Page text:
Friday, 15 April 2011

Friday, April 15, 2011 Posted by Hari No comments Labels: , , ,
Chris risks the wrath of a wine snob by serving up a bottle of cheap plonk

Wednesday, 13 April 2011

Wednesday, April 13, 2011 Posted by Hari No comments Labels: , , , , , , ,
The cost to the UK economy of banks leaving these shores is less than you think

Monday, 11 April 2011

Monday, April 11, 2011 Posted by Hari No comments Labels: , , , , , , , ,
KJ, Fee and Chris look at potential locations if the banks decide to leave the City of London

Sunday, 10 April 2011

Sunday, April 10, 2011 Posted by Jake 2 comments Labels: , , ,
The government and the pension industry are continually preaching to us that we are saving too little. They deploy vast advertising and advisory budgets to get this particular gospel across to us. You’ll be doomed if you don’t save, they tell us, but there is a nagging suspicion that we will be doomed if we do save too.

It would be unfair to say government and pension fund managers are entirely in cahoots. Each have their own separate reasoning for their common cause:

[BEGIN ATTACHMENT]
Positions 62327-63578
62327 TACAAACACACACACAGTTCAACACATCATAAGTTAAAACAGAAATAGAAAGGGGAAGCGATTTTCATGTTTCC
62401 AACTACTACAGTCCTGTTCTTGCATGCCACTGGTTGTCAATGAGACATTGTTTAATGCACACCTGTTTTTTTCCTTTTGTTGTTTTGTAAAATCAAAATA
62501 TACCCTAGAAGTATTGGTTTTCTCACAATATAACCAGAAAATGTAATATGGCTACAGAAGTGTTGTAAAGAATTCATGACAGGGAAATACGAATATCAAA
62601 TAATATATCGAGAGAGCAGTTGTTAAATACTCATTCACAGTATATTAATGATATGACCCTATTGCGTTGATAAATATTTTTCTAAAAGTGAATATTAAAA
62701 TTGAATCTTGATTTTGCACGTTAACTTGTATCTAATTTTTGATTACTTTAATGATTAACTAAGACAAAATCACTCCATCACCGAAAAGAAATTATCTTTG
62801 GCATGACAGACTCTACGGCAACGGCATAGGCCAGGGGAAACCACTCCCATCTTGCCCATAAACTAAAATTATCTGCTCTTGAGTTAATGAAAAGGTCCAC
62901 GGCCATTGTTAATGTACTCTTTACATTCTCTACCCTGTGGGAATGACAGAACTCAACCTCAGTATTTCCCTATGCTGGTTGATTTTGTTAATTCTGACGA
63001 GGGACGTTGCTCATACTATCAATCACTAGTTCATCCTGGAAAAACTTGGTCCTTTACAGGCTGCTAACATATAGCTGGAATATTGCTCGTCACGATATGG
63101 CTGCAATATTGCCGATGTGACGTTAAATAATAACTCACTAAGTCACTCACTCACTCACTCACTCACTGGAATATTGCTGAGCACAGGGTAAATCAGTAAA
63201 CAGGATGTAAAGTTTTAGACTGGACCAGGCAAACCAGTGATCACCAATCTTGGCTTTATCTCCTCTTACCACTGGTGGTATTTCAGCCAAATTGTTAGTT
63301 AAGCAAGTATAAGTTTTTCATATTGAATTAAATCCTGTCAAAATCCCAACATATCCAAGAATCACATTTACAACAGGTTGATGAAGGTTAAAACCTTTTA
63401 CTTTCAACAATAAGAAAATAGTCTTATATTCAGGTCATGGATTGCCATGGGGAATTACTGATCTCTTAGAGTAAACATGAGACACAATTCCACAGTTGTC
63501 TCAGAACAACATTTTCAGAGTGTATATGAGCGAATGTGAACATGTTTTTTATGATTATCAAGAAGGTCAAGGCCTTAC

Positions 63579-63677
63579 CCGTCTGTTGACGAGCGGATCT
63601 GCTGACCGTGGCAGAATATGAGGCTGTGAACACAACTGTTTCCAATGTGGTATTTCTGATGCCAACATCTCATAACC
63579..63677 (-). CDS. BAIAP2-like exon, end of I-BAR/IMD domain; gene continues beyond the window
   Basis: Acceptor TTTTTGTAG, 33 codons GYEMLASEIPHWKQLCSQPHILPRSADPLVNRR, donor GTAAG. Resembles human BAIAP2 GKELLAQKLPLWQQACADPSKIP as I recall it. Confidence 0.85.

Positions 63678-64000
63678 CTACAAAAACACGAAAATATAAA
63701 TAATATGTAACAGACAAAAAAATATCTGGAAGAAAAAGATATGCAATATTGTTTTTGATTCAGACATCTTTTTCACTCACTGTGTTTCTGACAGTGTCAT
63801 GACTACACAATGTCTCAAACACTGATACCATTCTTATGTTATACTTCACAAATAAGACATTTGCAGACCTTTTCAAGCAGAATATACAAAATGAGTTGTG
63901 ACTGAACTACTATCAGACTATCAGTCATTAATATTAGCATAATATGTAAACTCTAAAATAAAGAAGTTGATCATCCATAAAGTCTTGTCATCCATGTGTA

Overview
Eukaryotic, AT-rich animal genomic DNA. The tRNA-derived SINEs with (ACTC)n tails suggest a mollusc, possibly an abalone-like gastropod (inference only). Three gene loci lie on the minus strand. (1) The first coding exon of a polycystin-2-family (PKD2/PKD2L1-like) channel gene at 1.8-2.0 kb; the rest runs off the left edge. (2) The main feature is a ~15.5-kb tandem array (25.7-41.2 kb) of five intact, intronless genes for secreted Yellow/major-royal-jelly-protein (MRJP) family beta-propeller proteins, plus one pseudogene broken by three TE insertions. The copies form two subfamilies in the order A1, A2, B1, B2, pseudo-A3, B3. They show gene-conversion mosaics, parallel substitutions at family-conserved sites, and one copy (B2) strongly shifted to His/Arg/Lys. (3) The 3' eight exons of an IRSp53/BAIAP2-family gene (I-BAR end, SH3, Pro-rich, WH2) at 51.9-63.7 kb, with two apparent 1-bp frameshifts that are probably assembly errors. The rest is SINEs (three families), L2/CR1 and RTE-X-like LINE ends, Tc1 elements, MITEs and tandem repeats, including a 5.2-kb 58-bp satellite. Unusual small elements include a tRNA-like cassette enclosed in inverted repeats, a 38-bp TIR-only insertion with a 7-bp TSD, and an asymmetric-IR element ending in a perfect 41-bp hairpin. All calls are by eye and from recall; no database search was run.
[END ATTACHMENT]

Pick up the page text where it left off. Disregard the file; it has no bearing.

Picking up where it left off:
a)         The government, so it can transfer the blame for pensioner poverty to the pensioners, for not saving enough. A low cost and curt “I did warn you!” is much cheaper than actually doing something about it. It’s a tactic from the same handbook as putting “Smoking Kills” on packets of cigarettes – nothing to do with warning the smoker, everything to do with providing an “I told you so” defence in compensation court.

b)         The pension industry so it can rip us off. The impact of pension fund charges, which typically range between 0.5% and 5%, can slash your savings by over 50%. For a prudent young person planning for the future thus;
  • 25 years old, planning to contribute for 40 years until they are 65
  • £100 per month, increasing by 3% each year
  • Fund growing at 6% per year

A report by the RSA (Royal Society for the encouragement of Arts, Manufactures and Commerce) found that a reasonable charge would be 0.5%, and that excessive charges in the UK meant:

Let’s put the government to one side and focus on the pensions industry, for now. The government will wait for another time. You need a bit of mathematics to explain what is possibly the widest reaching, most chronic, and most ruthless rip-off of them all. To be more precise, widest reaching, most chronic, and most ruthless sequence of rip-offs. “Sequence”, because you are ripped off during every stage of your life.

Friday, 8 April 2011

Friday, April 08, 2011 Posted by Hari No comments Labels: ,
Chris, KJ and Fee debate the transport minister's idea of remote working

Wednesday, 6 April 2011

Wednesday, April 06, 2011 Posted by Hari No comments Labels: , ,
Chris, Fee and KJ pour scorn on the Isa tricks pulled by banks and building societies

Tuesday, 5 April 2011